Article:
I am a Hindu. I love my religion’s glorious and imaginative epic stories, in which seers chose the moment they die and goddesses kill the bad guy while riding a tiger. Within my family, I have Hindu role models who teach me how to conduct the pujas (prayers) and celebrate Hindu holidays.
That said, I still have vexing issues with certain aspects of Hinduism. Like most religions, it is patriarchal–something that the feminist in me deeply resents–and its rituals, though beautiful, can be tedious. But at the end of the day, the mantras, chanting, yoga and other Hindu traditions are what I know and cherish…and what I want to share with my children…but in a Hinduism-lite way.

I tell my daughters that religions are products of a certain era; they have outdated rules.

I believe that raising children within the broad precepts of a religion is good for them. Faith grounds them and gives them part of their identity. My hope is that it will help them later in life when life throws monkey-wrenches at them. I hope that chanting the mantras that they learned at home will give them the strength and resilience to deal with difficulties. Studies have shown that faith helps to preserve relationships, and enhance longevity, health and happiness.
Although Hinduism is an easy religion to follow—we don’t have to keep kosher or go on pilgrimages, for example–there are some constraints that continue to make me uncomfortable as the mother of two daughters. Sons have to cremate fathers, for instance, and mantras like the Rudram, a hymn in praise of Lord Shiva, are supposed to be chanted only by men.
Such sexist rules anger me. I combat them through disobedience. And I try not to expose my daughters to them. They don’t know, for example, that they are not supposed to chant the Rudram. They’ve certainly heard women in our community chant it enough times (and me attempt to chant it in bits and pieces). As for sons being in charge of cremating the parents, my daughters, at 16 and 11, are far too young to ponder this. Instead, we have tangential discussions. I tell my daughters that Hinduism–and indeed all religions—are products of a certain era. They all contain rules that are no longer relevant. They need to be reinterpreted to suit the times and our lives.
I want my girls to be strong women capable of anything. I want them to imbibe a faith that gives them strength but is also flexible enough to accommodate their dreams and circumstances. For now, Hinduism will do.

Yoga Journal

About Vishnu in the Yoga Journal

Super Man

Vishnu lives in luxury, but this Hindu god will abandon his opulent ways to take human form and save the world from evil.

By Shoba Narayan

SO05_75a.jpg

In Indian films known as “god movies,” Vishnu and his consort Lakshmi, the pale-skinned goddess of wealth, are shown living in absurdly luxurious surroundings, wearing golden crowns, glittering jewelry, and silky robes, and surrounded by clouds of fragrant incense.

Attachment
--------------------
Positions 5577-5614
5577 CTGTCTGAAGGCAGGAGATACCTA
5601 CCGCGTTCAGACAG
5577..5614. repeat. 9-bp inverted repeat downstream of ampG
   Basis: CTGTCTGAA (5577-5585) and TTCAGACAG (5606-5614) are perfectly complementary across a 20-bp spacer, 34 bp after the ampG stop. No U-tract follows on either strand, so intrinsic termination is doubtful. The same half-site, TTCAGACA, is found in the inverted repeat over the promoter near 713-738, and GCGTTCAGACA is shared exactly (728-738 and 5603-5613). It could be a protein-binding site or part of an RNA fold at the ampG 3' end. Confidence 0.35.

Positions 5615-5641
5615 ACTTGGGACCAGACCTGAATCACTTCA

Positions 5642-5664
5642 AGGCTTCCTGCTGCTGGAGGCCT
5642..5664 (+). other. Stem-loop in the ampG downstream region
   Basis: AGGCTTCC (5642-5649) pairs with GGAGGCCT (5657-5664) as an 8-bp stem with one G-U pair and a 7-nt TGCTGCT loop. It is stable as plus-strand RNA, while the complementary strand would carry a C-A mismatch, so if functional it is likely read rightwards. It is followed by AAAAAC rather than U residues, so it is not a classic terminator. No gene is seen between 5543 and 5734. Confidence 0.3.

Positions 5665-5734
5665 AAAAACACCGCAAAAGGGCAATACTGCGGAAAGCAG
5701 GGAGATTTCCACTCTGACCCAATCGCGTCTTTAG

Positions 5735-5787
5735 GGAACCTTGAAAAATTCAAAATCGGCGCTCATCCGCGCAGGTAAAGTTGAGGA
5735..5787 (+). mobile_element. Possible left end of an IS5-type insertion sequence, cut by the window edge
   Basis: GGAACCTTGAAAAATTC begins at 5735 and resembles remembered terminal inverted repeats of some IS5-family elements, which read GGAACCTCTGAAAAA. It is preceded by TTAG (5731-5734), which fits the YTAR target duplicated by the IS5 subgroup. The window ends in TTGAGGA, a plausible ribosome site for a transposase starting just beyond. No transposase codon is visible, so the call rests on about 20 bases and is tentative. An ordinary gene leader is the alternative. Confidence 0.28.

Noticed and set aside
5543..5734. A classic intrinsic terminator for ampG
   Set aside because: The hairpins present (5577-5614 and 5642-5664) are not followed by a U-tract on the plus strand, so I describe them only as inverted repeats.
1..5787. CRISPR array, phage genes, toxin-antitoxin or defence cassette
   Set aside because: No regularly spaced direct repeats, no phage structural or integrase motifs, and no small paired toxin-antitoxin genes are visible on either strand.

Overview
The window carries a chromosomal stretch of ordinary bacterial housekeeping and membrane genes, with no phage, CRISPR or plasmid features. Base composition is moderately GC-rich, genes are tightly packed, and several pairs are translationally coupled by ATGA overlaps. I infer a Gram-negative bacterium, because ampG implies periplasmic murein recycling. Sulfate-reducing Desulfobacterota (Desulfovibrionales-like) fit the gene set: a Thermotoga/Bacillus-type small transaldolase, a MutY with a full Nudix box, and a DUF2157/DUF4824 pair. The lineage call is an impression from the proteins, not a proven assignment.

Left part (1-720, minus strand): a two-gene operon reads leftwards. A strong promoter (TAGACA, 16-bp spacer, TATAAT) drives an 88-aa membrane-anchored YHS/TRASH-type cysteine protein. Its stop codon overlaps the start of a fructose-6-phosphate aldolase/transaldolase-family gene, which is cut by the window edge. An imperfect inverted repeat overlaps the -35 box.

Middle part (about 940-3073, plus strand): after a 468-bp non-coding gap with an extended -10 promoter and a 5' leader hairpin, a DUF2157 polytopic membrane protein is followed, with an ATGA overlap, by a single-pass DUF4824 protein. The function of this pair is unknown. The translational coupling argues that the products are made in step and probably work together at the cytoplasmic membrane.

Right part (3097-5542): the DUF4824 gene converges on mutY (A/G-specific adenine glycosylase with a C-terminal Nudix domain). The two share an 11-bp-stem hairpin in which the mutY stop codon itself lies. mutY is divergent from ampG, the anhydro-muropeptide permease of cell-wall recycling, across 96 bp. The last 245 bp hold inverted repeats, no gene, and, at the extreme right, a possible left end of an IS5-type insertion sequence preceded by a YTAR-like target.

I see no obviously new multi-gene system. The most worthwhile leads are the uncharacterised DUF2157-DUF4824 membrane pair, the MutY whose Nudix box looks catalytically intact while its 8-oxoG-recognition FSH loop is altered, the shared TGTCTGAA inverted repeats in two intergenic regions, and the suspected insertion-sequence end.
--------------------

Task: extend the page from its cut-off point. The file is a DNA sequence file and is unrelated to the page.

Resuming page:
But Vishnu is known as the preserver of the good, and in keeping with that role, he repeatedly assumes human form and goes forth to rid the world of evil. The most famous of his incarnations are Rama, a devout and dutiful prince, and Krishna, a born prankster and the revealer of the profound teachings of the Bhagavad Gita.

Rama, the hero of the great Indian epic poem the Ramayana, epitomizes the virtues of filial obedience, loyalty, and honesty. When his own father is tricked into banishing him, Rama utters no protest and continues to serve the full term of his exile even though his father dies long before its end. In return, Rama commands extreme loyalty—from his wife, Sita, who follows him into exile and willingly undergoes trial by fire to prove she has remained pure while kidnapped by another man; from his brother Lakshmana, who leaves his own wife to accompany Rama; from the monkey god, Hanuman, who spends his life in Rama’s service; and, to this day, from legions of Hindu devotees all across India. Mahatma Gandhi died uttering the name of Rama, and in North India, a common greeting is “Ram Ram,” instead of “Hello.”

Mischievous Krishna is Rama’s opposite. He’s usually up to no good, whether enlisting his pals to help steal the butter pots stored high in his mother’s kitchen; hiding the clothes of the gopis, the cow-herding girls, as they bathe naked in the river; or playing sensual music on his flute, driving the gopis faint with longing. Despite these tendencies, Krishna is the teacher who reveals the lessons of the Bhagavad Gita. Exploring some of the most difficult of spiritual issues, including the nature of reality and humanity as well as the central problems of human existence, the Gita remains one of the most important books for any yogi as well as one of the world’s great spiritual classics.

The idea of karma yoga—the yoga of right action—is a centerpiece of Krishna’s message in the Gita. He teaches the importance of striving to do the right thing simply because it is the right thing, not because of the spiritual merit it might bring. Like all of Vishnu’s incarnations, Krishna reminds us to do our best to make the world a better place.

Yoga Journal

Yoga Journal

Parvati Power

This Hindu goddess, consort of Shiva, proves that dignity and smarts prevail.

By Shoba Narayan

Parvati is one face of the divine female energy, often called Devi (the shining one) or Shakti (power), that many Indians worship as the power above all deities. The goddess is personified in many forms, including Saraswati, goddess of learning and consort of Brahma, and Lakshmi, goddess of fortune and consort of Vishnu.

Parvati came into being when a female demon was terrorizing the world, smug in the knowledge that only a son of Shiva could kill her. But Shiva had withdrawn from the world to practice ascetics high in the Himalayas. He wouldn’t even look at a woman, much less sire a son.